Staying off the megaphone and in the movement: Cultivating solidarity and contesting authority among white anti-racist activists

  • Amie Thurber Vanderbilt University
  • Kelley Frances Fenelon Vanderbilt University
  • Leah Marion Roberts Vanderbilt University
Keywords: Social Movements, Race, Activism


In the last two years, Black Lives Matter (BLM) emerged as a multiracial movement which foregrounds the experience, leadership, and values of Black people in the United States while suggesting distinct roles for White people to participate. Among these suggestions is the compellingly illustrative to ‘stay off the megaphone.’ This exploratory, participatory case study traces how a group of White activists grapple with the literal and figurative megaphone in their anti-racist activism.  We focus on three key dimensions of engagement: content (how do White activists engage the megaphone – literally and figuratively?), subject positions (how are White activists positioning themselves within the BLM movement?), and social relations (how are White activists positioning their relationships with the movement’s values and leaders?). Grounded theory analysis reveals three distinct activist profiles, each bringing particular strengths – as well as limitations – to anti-racist organizing. We explore these profiles in depth, and conclude with recommendations for White activists engaged in BLM.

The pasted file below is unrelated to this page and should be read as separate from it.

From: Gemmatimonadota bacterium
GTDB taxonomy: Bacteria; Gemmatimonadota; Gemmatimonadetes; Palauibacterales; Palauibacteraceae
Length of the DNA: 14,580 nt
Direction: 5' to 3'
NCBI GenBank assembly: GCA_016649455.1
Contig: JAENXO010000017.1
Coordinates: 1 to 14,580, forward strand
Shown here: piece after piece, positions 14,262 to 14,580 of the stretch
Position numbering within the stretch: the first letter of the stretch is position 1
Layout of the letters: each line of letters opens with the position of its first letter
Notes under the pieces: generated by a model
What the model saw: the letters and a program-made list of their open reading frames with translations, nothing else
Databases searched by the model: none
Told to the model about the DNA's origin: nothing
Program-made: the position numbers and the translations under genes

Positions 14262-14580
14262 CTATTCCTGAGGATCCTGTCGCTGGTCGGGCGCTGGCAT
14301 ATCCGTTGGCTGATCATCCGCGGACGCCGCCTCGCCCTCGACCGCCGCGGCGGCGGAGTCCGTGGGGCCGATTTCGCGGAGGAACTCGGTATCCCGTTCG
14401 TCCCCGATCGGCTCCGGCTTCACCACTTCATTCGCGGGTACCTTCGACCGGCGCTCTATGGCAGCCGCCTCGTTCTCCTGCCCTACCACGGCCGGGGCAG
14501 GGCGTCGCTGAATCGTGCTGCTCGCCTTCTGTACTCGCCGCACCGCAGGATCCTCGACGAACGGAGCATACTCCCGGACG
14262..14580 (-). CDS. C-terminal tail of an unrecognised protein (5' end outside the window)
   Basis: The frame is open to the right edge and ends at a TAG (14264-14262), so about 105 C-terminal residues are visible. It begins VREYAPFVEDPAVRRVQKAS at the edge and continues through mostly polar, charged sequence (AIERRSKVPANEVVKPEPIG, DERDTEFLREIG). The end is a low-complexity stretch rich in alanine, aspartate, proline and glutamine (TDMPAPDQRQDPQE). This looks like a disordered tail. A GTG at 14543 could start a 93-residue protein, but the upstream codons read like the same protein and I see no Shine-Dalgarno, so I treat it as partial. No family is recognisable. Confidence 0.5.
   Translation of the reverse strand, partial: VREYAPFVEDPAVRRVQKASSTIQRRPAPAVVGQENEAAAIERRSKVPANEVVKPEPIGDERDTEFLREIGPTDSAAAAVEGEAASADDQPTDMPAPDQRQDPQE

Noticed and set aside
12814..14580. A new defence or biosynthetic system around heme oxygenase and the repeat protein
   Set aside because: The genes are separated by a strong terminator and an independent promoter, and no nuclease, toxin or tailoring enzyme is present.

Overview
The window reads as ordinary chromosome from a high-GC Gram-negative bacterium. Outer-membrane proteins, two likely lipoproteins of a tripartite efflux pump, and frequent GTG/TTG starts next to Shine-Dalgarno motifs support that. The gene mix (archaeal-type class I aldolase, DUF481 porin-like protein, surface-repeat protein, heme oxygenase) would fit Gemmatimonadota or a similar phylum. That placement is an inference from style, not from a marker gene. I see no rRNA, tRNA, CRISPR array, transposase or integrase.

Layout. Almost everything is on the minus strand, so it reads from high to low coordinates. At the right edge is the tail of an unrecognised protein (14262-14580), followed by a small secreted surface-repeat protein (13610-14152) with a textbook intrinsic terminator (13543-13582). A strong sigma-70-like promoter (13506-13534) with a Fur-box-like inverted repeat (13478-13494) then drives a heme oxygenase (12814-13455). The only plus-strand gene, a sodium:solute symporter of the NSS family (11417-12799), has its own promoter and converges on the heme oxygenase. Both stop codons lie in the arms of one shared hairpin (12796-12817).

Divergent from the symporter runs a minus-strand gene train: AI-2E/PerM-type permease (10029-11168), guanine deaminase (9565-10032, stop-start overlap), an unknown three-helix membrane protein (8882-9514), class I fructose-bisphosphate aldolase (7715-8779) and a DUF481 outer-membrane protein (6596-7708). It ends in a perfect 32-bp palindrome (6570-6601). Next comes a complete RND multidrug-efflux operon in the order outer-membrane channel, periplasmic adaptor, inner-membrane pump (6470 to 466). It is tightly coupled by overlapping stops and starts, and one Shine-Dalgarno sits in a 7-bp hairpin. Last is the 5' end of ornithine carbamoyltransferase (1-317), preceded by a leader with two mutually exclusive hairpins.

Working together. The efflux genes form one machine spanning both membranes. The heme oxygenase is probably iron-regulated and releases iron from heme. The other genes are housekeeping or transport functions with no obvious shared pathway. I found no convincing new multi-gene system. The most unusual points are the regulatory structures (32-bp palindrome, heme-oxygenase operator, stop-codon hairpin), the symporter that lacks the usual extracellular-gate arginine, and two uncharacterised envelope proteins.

Author Biography

Amie Thurber, Vanderbilt University

Amie Thurber (M.A.Ed, M.S.W) has fifteen years’ experience in community development practice. Her research interests include social inequality and social justice; intergroup conflict and collaboration; processes of socialization and social identity development; and critical theory and pedagogy. Thurber is a doctoral student in Community Research and Action at Vanderbilt University.